When Canon & Commentary Collide: What Is “Part of the Story”?

This entry is part of the “Spoiled By Supplements” blog series.

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Image by geralt on Pixabay

Some people care about this topic more than others. For myself, I prefer to know what is part of the story and what is mere speculation, fan fiction, or notes on things that didn’t go anywhere. My time is both finite and valuable, so I want to know what is necessary and what is supplemental. These kinds of things can be interesting to know about, like reading a movie script to learn what was originally intended, see how it was actually executed on screen, and understand why it was cut or redone. These kinds of “alternate realities” are intriguing from an academic point of view. And a lot of artistic creation involves a lot of people, so seeing how the final product differs or adheres to the original vision and why it changed or stayed the same is pretty neat.

But how “final” is that final product? In an age where it’s easier and easier to make changes, from releasing Special Editions with CGI edits, changing a character’s design due to fan outcry, or redoing the CGI of an entire movie after it was released in theaters, it becomes harder and harder to call something “finished.”

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Star Wars: The Death of a Universe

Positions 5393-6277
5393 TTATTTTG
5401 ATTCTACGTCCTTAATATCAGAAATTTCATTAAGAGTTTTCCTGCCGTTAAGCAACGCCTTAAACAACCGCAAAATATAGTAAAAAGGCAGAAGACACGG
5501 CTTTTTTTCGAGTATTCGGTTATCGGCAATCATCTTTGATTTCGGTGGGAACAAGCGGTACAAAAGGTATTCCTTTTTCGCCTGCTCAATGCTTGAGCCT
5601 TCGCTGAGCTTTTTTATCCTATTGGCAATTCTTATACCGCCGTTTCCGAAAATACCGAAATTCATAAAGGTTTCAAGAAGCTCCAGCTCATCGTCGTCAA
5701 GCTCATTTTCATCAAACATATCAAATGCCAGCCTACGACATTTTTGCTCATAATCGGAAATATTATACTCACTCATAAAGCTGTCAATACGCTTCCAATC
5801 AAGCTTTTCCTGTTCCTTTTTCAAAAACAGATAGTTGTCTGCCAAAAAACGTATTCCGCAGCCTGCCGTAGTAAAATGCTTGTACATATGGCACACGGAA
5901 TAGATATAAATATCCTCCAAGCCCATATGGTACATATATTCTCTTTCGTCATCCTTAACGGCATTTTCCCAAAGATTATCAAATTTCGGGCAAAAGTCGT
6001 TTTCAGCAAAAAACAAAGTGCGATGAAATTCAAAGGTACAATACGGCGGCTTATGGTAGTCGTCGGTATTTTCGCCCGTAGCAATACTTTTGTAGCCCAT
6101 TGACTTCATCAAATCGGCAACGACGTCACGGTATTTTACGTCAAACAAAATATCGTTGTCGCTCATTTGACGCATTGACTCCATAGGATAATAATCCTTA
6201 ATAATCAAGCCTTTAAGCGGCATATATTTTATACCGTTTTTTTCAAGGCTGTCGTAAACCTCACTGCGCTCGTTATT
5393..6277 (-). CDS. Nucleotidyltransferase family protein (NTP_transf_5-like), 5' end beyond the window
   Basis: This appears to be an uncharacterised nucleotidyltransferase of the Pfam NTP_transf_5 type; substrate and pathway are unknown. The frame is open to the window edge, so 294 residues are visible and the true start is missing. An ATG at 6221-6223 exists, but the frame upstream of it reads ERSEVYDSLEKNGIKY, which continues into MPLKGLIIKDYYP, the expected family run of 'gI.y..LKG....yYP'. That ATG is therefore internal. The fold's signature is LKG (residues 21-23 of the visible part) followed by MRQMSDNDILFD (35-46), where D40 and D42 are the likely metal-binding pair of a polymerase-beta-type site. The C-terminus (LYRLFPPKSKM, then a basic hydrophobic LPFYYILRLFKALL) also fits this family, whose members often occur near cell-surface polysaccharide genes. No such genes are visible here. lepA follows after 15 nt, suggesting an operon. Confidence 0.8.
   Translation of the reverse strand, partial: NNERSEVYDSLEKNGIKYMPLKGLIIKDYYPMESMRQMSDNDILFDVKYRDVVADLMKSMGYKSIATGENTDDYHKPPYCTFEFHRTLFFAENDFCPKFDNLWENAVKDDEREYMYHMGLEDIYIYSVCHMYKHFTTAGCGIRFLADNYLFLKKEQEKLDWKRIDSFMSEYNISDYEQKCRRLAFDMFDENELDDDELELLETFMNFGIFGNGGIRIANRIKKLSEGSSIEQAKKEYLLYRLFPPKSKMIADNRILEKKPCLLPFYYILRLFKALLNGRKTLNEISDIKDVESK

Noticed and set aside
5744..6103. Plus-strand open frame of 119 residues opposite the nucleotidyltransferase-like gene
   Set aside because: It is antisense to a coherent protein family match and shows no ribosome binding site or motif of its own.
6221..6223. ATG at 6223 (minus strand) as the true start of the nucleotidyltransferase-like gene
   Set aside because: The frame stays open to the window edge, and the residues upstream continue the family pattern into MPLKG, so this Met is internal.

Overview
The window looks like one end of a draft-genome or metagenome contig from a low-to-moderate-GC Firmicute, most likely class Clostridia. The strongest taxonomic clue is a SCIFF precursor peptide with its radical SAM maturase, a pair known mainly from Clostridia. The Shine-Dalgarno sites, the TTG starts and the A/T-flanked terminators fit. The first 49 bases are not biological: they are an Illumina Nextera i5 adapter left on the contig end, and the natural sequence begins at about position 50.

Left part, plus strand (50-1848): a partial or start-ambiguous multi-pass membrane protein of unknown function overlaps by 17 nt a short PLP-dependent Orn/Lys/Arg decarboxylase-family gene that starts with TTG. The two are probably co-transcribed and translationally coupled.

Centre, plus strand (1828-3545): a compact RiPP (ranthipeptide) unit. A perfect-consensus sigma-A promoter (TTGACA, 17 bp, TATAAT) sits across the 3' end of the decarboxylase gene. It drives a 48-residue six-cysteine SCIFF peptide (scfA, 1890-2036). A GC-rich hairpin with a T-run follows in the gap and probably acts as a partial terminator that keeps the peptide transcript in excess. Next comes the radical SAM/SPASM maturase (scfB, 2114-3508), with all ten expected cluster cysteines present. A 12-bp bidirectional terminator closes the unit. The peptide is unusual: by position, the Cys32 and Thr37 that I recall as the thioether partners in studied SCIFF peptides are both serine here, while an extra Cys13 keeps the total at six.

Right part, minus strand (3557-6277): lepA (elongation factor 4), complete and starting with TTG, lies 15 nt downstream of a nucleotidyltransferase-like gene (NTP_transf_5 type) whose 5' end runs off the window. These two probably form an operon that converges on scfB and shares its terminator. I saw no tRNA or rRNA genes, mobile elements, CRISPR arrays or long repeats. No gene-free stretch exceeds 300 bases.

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The first “grown up” books I ever read from the Star Wars Expanded Universe.

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While perusing my shelves trying to decide what to read (no easy task, I can assure you), my eyes landed on my collection of Star Wars books. Over the years I’ve acquired quite a few, many of which I originally read as library books and later added to my personal collection. Jedi Apprentice.  Galaxy of Fear. The Jedi Academy Trilogy. The Thrawn Trilogy. X-Wing: Rogue Squadron. The Young Jedi Knights series. Many of these I haven’t read in years. And as I gazed at them, recalling fond memories of reading those stories, a melancholy feeling overwhelmed me.

Because these stories don’t officially exist anymore.

Now, I’m going to state right up front that I completely understand the decision to make anything created before April 2014 no longer canon. (This of course excludes the six main films and The Clone Wars TV series and movie.) Although the Star Wars Expanded Universe (EU) did its best to avoid contradicting itself (and managed it far better than poor Star Trek did), I can understand why, in the interest of creative freedom, Disney and Lucasfilm didn’t want to be shackled to the expectations and events presented in the EU. While some additions to the EU are absolutely amazing, like the characters of Admiral Thrawn and Mara Jade, others are… shall we say… far less desirable. (I’m looking at you, New Jedi Order.)

So, I get it. I really do. But I don’t always have to like it.
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